Several reader requests rolled in for guidance on pant-tucking. There were enough such requests that I’m gonna tackle this issue, even though I’m not much of a tucker myself! Please feel free to give your two cents in the comments if you have other tips or personal preferences to share … but to get us started, here are my opinions and observations about this extremely popular pairing.
WHEN NOT TO TUCK
Despite its pragmatic appeal to those of us living in climates prone to sloppy-wet weather, and despite seeming like an easy way to spruce up a pair of jeans, this style can be tough to pull off. Truly. So consider skipping it …
- If you are at all self-conscious about calf width or overall leg proportion: Unless you are extremely careful about where those boots hit your leg, you may end up creating some inadvertent disproportionality. You might make your legs look stumpy or your calves look wide … and if you live in fear of such things, it you might not want to monkey with this look.
- If you have trouble getting your boots zipped: Jamming some nice, thick denim in there isn’t gonna help. You can certainly tuck jeans into wide-mouthed and/or shorter boots, but the look is generally sleeker and more flattering with tall zip boots. (More on that shortly.)
- If you own nothing but flares: All that extra cloth at the hem? That’s gonna end up wadded up on your ankle bones. Not comfy.
I do NOT believe this style to be the exclusive domain of tall, slender women. I’ve observed women of all body types tucking their pants into boots, and the ones who pull it off best are the ones who pay careful attention to how it affects their overall proportions. Petite women with thick calves who shove their jeans into short Uggs don’t fare nearly as well as petite women with thick calves who pair dark jeans with tall, slim-fitting dark boots. But I’m getting ahead of myself … just wanted to say upfront that anyone can do this. It’s just a question of doing it carefully.
As I mentioned above, I feel like this look is most successful with tall, zippered boots. You want to show off the shape of your entire leg, and a tighter boot lends itself to that kind of show-offery. Behold S. of academichic:
Audi of Fashion for Nerds goes a completely different route. Not only are her boots a contrasting color, but they are shorter, non-zippered, wide-mouthed cowboy boots. And I’ll level with you, my friends: This look works for Audi because her legs are extremely long and extremely slender. If I tucked my jeans into a pair of mid-calf cowboy boots I’d look like one of the seven dwarves about to head down into the mines. It can certainly be done, but is best left to the most willowy of women.
Much shorter wide-mouthed boots can work, too. If the curve of your calf is visible, that pairing can be flattering. If you go this route, choose a boot that hits just above the ankle.
From what I’ve seen, heeled boots will work best for petite and average-height women. Since you’re dividing your leg in half at the knee, any added height is beneficial. Heeled boots will also create a more ladylike, sophisticated vibe, whereas flat boots may scream “equestrian,” “Harley enthusiast,” or “fisherwoman.” But a modern flat or slight wedge on a taller wearer can look chic and sleek. All down to taste and comfort level, as always.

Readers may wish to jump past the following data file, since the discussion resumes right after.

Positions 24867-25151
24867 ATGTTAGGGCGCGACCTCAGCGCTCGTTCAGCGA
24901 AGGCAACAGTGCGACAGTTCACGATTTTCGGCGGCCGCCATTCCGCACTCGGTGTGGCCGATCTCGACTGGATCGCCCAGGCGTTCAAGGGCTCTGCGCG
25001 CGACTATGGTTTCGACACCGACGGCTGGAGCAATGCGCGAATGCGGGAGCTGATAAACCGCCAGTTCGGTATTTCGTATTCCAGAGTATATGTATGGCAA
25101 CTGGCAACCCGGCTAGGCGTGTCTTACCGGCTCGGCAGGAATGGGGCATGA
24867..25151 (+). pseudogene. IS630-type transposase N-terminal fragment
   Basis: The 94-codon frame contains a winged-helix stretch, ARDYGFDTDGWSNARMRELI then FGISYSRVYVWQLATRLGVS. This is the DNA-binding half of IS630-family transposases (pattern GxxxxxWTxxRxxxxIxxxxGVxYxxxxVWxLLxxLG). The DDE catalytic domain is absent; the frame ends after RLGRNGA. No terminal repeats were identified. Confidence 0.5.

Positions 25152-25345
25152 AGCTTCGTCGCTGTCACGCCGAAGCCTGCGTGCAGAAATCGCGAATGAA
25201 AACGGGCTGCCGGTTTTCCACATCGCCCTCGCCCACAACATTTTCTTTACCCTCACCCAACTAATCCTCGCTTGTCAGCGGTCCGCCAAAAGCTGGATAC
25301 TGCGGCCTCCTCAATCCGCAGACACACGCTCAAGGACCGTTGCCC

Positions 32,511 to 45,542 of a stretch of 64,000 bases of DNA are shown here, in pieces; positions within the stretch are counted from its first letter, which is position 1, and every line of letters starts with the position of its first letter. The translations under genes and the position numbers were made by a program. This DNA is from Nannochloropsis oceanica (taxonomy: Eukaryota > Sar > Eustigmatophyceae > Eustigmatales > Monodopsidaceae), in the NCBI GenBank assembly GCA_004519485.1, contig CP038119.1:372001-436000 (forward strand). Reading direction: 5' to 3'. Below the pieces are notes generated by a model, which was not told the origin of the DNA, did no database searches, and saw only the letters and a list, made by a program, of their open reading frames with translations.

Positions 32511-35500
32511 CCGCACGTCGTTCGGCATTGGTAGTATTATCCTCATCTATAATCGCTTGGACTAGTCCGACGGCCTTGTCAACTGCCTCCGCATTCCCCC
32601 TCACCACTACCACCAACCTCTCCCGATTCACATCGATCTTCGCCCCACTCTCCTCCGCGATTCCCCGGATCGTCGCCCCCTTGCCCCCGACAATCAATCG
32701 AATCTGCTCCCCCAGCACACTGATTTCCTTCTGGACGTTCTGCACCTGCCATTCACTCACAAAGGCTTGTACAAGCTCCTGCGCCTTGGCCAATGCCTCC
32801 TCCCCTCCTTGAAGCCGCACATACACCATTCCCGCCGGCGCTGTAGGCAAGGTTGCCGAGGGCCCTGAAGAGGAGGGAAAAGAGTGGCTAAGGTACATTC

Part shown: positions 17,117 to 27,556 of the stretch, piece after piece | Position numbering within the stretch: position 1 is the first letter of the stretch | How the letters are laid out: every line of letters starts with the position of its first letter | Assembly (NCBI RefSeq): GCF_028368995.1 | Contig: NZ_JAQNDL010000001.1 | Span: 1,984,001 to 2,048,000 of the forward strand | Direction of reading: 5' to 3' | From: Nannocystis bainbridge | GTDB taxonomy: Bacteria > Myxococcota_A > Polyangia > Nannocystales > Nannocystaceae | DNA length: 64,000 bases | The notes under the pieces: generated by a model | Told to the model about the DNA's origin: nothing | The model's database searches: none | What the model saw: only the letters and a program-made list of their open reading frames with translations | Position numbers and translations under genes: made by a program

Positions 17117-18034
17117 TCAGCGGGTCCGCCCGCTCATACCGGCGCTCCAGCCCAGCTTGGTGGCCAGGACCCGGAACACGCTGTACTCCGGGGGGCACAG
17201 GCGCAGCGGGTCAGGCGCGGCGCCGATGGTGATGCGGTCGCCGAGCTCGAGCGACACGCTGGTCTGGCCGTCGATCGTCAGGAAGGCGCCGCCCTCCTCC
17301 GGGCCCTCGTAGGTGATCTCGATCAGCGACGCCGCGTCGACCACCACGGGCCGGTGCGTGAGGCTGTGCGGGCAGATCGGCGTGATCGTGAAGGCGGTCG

Again, as noted above, flares will not work. Bootcuts will be fairly uncomfortable. Even straightlegs will bunch a bit when crammed into jeans. You’re basically gonna need either true skinnies or close-fitting cropped jeans.
Clare of Between Laundry Days. looks fantastic in her super sexy, super tight gray skinnies tucked into tall brown boots. Notice that, even on a woman as slender as Clare, there is some bunching around the top of the boot. That is totally fine if you ask me, and, frankly, entirely unavoidable.
Cropped jeans will alleviate potential ankle-bunches, but still need to fit closely to the leg … and be long enough that they don’t constantly pop out of your boot tops!
Non-jean pants can also be tucked into tall boots, of course, but the same rules apply: Skinny, or close-fitting and cropped. And, ideally, a color that is close in value to that of the boots.
This is down to your comfort level, friends. In an ideal world, you’d wear a top that ends about three fingers above your crotch point – a flattering length for shirts worn with pants. Again, since the boots lop off your legs at the knee, you’ll need to create some counterbalance by showing the maximum amount of leg. Otherwise, stumpification may ensue. But if you, like me, would rather be thrown into the rotating barrel of a cement mixer than reveal your hips and butt encased in a pair of skinnies, go tunic. Go short tunic, but go tunic.
You can also try a shorter/more fitted top with a longer cardigan, coat, duster, blazer, or other outer layer that will shield your bootay from prying eyes.
I don’t own skinnies or close-fitting crops. And honestly, I tend to look like a disproportionate, unhappy poseur with my jeans tucked into my boots. So I generally go this route instead:
Just like Erin of Work with What You’ve Got, I’m partial to tucking my nice thick, stretchy, soft LEGGINGS into my tall boots. And, generally, black leggings into black boots for optimum leg-flattery. There’s no bunching, it works with flat boots even if you’re a shortie, and tunics work perfectly. Much more to this curvy girl’s liking, thank you very much. (Though, as you can see, it looks fabulous on considerably less curvy Erin, too.)
Hope this little tutorial was helpful … holler if you’ve got any other tips to contribute, or questions left unanswered. As I said above, I’m not exactly an expert on this topic, so all suggestions, recommendations, and personal preferences are welcome. Let’s hear ‘em!
Top image courtesy Malingering.